By Mark Scott
One of the great characteristics of God is his interpersonal capacity. He communicates. He called judges to rescue his people (last month’s lessons). He also called prophets to prosecute his people (this month’s lessons).
“Prophets don’t prepare messages. Prophets are messages” (Spirit, Word, and Story by Calvin Miller). Moses is often viewed as the great lawgiver. Indeed he was that. At times his name stands for the law (Acts 6:11-13). But he also was a special type of messianic prophet (Deuteronomy 18:15).
Our text concerns the calling of Moses to be God’s special prophet. While God’s call to his people is wide enough to include every Israelite (Exodus 19:5, 6), certain leaders received special callings from God to lead God’s people. Many of these were prophets (nabi—those who speak enthusiastically for God).
Moses had essentially been missing in action for 40 years (Exodus 2:15; Acts 7:30-34). Since his departure from Egypt he had settled in the land of Midian, married, become a father (Exodus 2:16-22), and had begun tending the flock of Jethro his father-in-law. We have two major narratives about Moses’ father-in-law (2:1–3:1; 18:1-27). In the first text he functioned as a priest. In the second text he functioned as Moses’ counselor.
Moses led Jethro’s sheep somewhere in the vast Sinai Peninsula. This area is dry with little vegetation. Finding food and water for the livestock would be a full-time job. God’s call to Moses came near Horeb that is identified as the mountain of God. This could be another name for Mount Sinai.
The specifics of God’s call involved four things—an angel, a fire, a bush, and a voice. At least three of these four things are rather common phenomena of a theophany (a God encounter). Beyond the realm of physical realities the angel of the Lord (later just called the Lord in verse 4) appeared in the fire from within the bush. Moses was undone by such a sight and went to investigate. Notice that God did not address Moses until he turned aside to look. Maybe we have to want to know the deep things of God before he chooses to reveal more of himself to us.
Once Moses came near the bush, God called him by name—twice. Moses gave the right response: Here I am.
Exodus 3:5, 6
God lit the bush on fire, sent his angel, and spoke to Moses out of the bush. Moses drew near, but God urged him to keep his distance. Even though Moses was faithful in God’s house (Hebrews 3:2) and spoke to God face to face (Exodus 33:11), he was still a sinner and had feet of clay.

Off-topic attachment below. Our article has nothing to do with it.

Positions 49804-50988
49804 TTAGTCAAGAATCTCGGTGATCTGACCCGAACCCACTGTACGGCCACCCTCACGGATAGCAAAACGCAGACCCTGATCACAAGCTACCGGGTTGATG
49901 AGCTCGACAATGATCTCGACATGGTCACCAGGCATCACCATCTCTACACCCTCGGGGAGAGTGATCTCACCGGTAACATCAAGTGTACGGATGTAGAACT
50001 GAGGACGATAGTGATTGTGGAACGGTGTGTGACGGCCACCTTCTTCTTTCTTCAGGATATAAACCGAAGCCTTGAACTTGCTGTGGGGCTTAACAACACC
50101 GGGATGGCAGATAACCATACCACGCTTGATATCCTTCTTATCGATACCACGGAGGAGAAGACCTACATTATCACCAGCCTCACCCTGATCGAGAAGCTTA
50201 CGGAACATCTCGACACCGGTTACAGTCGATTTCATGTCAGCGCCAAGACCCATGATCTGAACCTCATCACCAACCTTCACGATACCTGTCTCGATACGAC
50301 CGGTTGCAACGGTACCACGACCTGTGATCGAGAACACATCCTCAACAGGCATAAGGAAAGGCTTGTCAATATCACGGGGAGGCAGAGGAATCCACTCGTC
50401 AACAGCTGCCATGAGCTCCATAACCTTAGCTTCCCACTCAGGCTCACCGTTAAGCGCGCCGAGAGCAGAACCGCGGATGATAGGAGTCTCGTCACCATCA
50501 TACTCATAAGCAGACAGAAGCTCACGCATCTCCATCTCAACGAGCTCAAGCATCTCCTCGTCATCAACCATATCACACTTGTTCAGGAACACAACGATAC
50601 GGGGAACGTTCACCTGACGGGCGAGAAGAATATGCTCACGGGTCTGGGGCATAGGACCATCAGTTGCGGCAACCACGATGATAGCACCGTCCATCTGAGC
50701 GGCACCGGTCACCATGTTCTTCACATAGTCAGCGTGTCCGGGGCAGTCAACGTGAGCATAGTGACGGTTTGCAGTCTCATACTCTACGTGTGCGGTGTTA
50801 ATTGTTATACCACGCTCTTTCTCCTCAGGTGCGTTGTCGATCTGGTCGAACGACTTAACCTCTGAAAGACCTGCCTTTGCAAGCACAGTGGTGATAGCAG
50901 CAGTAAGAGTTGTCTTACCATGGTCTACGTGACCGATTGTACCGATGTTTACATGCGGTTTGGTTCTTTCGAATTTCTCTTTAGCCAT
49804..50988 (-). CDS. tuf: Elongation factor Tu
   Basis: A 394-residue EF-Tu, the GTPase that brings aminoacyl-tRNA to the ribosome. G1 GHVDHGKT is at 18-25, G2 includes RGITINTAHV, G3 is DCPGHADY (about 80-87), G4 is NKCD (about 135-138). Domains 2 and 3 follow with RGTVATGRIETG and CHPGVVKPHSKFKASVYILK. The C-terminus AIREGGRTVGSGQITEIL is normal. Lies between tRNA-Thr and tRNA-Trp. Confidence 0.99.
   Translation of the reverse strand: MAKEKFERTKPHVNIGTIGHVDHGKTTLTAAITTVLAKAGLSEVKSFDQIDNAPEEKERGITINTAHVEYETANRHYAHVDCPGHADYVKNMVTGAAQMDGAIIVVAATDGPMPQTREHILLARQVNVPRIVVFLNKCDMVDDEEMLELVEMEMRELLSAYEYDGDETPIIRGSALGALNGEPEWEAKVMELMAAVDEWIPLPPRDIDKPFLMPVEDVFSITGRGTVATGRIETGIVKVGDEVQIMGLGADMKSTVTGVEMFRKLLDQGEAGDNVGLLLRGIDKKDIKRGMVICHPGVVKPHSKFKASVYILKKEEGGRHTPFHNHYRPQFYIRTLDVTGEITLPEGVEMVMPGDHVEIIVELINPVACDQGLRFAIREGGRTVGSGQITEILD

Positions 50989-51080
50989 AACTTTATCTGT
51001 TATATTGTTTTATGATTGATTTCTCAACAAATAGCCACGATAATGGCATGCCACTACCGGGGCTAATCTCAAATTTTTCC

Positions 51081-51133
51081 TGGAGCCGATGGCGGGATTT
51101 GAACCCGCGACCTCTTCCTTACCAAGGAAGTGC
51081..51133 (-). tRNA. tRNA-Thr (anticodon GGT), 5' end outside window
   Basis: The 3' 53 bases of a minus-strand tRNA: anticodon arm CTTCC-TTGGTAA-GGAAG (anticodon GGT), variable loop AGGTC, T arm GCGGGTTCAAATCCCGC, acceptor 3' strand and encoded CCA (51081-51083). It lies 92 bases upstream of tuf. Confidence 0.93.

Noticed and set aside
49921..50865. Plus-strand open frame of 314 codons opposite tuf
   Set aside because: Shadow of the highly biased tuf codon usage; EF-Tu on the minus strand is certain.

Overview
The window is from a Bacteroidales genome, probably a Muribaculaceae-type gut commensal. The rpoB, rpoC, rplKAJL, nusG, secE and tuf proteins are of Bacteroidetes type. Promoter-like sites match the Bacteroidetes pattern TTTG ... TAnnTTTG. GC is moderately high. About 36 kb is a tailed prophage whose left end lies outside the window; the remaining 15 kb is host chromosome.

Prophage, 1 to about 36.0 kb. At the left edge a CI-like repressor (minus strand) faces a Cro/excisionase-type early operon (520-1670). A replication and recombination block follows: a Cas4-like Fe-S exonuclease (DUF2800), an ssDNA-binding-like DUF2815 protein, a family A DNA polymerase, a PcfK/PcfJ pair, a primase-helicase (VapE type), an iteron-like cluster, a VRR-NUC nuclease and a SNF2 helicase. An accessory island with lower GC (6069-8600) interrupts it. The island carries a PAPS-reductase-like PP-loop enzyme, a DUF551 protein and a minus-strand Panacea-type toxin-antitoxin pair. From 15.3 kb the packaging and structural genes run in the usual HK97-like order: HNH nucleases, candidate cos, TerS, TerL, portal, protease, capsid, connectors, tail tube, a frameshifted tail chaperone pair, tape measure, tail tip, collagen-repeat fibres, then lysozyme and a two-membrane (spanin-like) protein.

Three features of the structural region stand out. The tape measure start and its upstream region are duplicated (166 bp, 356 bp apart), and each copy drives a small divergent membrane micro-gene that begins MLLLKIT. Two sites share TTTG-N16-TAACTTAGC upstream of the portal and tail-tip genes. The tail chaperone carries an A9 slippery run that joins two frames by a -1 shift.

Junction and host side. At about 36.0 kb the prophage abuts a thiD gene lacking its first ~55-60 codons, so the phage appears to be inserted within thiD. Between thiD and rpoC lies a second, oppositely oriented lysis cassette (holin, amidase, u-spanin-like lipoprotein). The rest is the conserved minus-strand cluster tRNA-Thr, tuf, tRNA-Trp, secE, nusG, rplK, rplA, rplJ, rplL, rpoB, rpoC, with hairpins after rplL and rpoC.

God called for a posture of humility by reminding Moses that the ground on which Moses stood was holy ground. Obviously the ground was set apart due to God’s presence and due to his coming down on the mountain to issue the call. Once the perimeter was marked out, God reminded Moses of his identity. He is the God of Abraham, Isaac, and Jacob. Moses was impressed with angels, fires, bushes, and voices, but it was God’s identity that caused Moses to hide his face and keep his distance.
We sometimes wonder at the timing of God in coming to the rescue, but we can never accuse him of being inattentive. He sees, hears, expresses his compassion, and comes to the rescue of his people. He is not aloof and uncaring (Isaiah 44:9-20). God is not indifferent to suffering or oppression. He said in verse 8 that he planned to take Israel from Egypt and put her in a good and spacious land (which was, at that time, occupied by all the “ites”).
God issued his call to Moses in verse 10. Moses made the first of four excuses (see Exodus 3:13; 4:1, 10-13 for the other three) as to why he could not do this. Who am I? is always the wrong question with God. God did not answer Moses as to Moses’ identity. Instead he answered Moses as to his own identity. God promised I will be with you, and the sign would be that they would worship God on that mountain in the distant future (19:1-3, 11). Stepping away is never appropriate. Stepping up is possible due to the presence of God.
Dr. Mark Scott teaches Preaching and New Testament at Ozark Christian College in Joplin, Missouri.
Based on International Sunday School Lesson, © 2012, by the Lesson Committee. Scripture quotations are from the New International Version ©2011, unless otherwise indicated.